Current Happenings

I need to find myself a cause to support this year.  What with all the commotion over my husband losing his job, we didn't participate in the Plains & Pastures.  None of us was in good enough shape to do it. 

NEXT YEAR!!

Plains & Pastures Bike Tour (2013)

I'm so proud to live here! Fredericton folks are just AMAZING!!!  Thank you one and all!!  My team raised over $2000.  The support was humbling.  What a great place to be!!!

Mind you, the journey isn't about me - it's about people who fight this horrible disease on a daily basis.  If you're reading this now, I hope you'll come back and sponsor me in the ride next time. 

 

Bike for Breath

Many thanks to everyone and their generosity.  The amazing people in my life supported me to the tune of $377.  Some days it is just great to be here!   (Fall 2012)

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Entries in Motorcycles (2)

Saturday
Sep152012

The Joy of Movement

Social niceties are entertaining sometimes.  Unless they're incredibly ignorant, most people just don't make comments about your excess weight (at least to your face).  But when you start losing it, then all of a sudden you hear this chorus of "You MUST feel so much BETTER now!!"  It seems like it's the only safe thing people can think of while scraping their jaw off the floor..... 

In truth, No, I don't consciously feel better.  It's the absences that are significant. It's the absence of pain and the freedom to move.  It's something that takes you by surprise when you're right in the middle of it.

Movement is something you take for granted when you're healthy.  For the most part I was able to move even at heavy weight.  It was no big deal for me to walk 8-10 blocks downtown to the drugstore at lunchtime.  Mid-day heat might stop me as I've never been a good lizard, but the walk itself wouldn't have put me off.  I have pretty much been able to do whatever I tried for most of my life.  Horses, motorcycles, even elephants were all adventures to be enjoyed.

Everything cascaded from a simple knee injury hopping off a truck.  The "good" knee couldn't take the extra strain, plantar fasciitis kicked in, knees seized up, back hurt all the time - really bad.  Mobility vanished: when I got off the crutches there was no normal to go back to.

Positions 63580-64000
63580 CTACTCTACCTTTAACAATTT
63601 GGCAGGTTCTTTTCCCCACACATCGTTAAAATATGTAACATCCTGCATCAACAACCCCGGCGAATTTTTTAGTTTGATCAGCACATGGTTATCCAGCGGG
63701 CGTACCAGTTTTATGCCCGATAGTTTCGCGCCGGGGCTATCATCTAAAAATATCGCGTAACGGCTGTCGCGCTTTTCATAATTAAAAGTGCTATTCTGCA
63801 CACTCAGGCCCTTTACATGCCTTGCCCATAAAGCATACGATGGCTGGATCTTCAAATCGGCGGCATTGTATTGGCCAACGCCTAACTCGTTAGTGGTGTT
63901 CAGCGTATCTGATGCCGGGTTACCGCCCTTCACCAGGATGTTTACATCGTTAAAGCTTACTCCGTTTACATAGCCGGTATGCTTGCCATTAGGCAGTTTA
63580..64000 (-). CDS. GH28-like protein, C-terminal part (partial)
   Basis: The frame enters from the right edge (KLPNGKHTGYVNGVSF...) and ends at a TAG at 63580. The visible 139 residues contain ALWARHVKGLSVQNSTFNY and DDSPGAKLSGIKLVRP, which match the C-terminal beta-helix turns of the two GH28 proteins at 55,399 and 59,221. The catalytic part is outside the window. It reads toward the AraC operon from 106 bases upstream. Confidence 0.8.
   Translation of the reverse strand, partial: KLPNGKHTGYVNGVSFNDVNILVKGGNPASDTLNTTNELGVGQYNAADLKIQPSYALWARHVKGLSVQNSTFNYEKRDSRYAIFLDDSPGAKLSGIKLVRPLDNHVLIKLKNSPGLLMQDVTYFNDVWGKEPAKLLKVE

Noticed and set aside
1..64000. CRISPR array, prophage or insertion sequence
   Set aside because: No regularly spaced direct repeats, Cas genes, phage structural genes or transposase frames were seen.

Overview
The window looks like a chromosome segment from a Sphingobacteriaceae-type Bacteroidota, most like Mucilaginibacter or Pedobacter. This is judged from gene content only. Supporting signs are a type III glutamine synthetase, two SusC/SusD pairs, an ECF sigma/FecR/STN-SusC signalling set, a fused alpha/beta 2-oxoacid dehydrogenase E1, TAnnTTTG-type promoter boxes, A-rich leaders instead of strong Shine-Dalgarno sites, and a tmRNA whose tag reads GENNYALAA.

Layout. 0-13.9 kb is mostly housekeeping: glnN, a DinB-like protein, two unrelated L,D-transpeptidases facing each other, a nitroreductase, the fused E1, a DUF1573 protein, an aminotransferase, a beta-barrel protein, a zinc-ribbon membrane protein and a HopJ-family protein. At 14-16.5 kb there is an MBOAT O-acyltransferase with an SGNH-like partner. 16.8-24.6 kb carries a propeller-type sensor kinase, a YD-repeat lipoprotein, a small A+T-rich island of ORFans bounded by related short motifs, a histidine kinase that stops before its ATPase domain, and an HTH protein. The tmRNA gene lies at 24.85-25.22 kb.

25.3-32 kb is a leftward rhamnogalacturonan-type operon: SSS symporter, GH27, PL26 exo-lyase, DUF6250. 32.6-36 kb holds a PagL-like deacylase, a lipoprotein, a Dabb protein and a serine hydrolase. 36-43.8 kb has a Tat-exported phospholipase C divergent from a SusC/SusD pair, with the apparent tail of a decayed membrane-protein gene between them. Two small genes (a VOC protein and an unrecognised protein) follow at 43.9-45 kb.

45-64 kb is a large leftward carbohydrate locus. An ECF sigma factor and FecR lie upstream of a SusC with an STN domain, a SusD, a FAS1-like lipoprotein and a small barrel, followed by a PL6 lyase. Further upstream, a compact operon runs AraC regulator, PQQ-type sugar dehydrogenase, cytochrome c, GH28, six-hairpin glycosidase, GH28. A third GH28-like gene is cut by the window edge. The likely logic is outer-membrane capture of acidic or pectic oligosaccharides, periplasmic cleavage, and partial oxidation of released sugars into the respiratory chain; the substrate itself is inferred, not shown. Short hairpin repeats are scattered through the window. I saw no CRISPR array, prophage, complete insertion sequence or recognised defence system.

Various bits of movement came back slowly, in small steps.  I remember being in the changeroom and having to put on my socks.  Without thinking I just bent my leg and put my foot on the bench.  YAHOO!!!!  I needed to go downstairs for something - half way down I realized that I was just walking normally - NOT crab hopping one leg first at each tread.  YEEHA!!!

Gradually without noticing the length of my stride has improved, I can get on my bike without lowering it almost to the ground like before, I've even quasi-jogged a couple dozen paces to make it to the intersection in time for the pedestrian walk signal.  It's not obvious, but you don't notice when you don't hurt.

In a really strange sort of way, it feels like I'm multiple people.  The younger me took movement for granted and just did things.  There have been times in the pool when I've got my stroke just right and things are all clicking together that I actually feel like that person again.  It's not a conscious thought - more like a warmth as the joy of movement just washes over you.  The feeling doesn't generally last long.  The euphoria usually means you forget what you're doing and end up with a mouth full of water.  But for those split seconds, it's almost like a different me is in the water. 

Maybe that's what I should answer instead of "Yes I feel so much better".  No, I don't feel better: I feel like me.  I'd forgotten what that felt like.  It's kind of like a toothache: you don't notice when it's gone!

I remember the first time I rode a Trials Motorbike.  It belonged to my friend Mike and was one of his prized possessions.  He was really good at it - zipping over log bridges & jumping off rocks long before it was a cool hobby.  He let me ride it around and around his house in Vermillion.  (Yeah I'm sure the neighbours loved us!)  It was a total blast.  Impossible to sit down on the thing - you had to stand which meant you had to have control of yourself as well as the bike.  No mean feat considering it was nothing like a horse!!  I even managed to win a certain amount of respect since I didn't stall it or dump it or run into anything.  Mike's wife Marilyn (the photographer) wasn't all that fond of the thing.  She much preferred sitting on the back of the big Honda and taking pictures without a car window in the way.  She got some incredible ones on their honeymoon.  But I digress......

I have a whole shopping list of goals for myself when I "get healthy" again.  Most of them include something active.  I'd love to get another motorcycle for zipping around on a hot day.  I plan on digging out my cross-country ski's this winter.  I saw a tv special on "The Iron Man" about a month after I took out the Y membership.  That would be awesome.  Could you imagine?  Lose 200 pounds and finish an Iron Man?  Now there's a stretch goal and then some.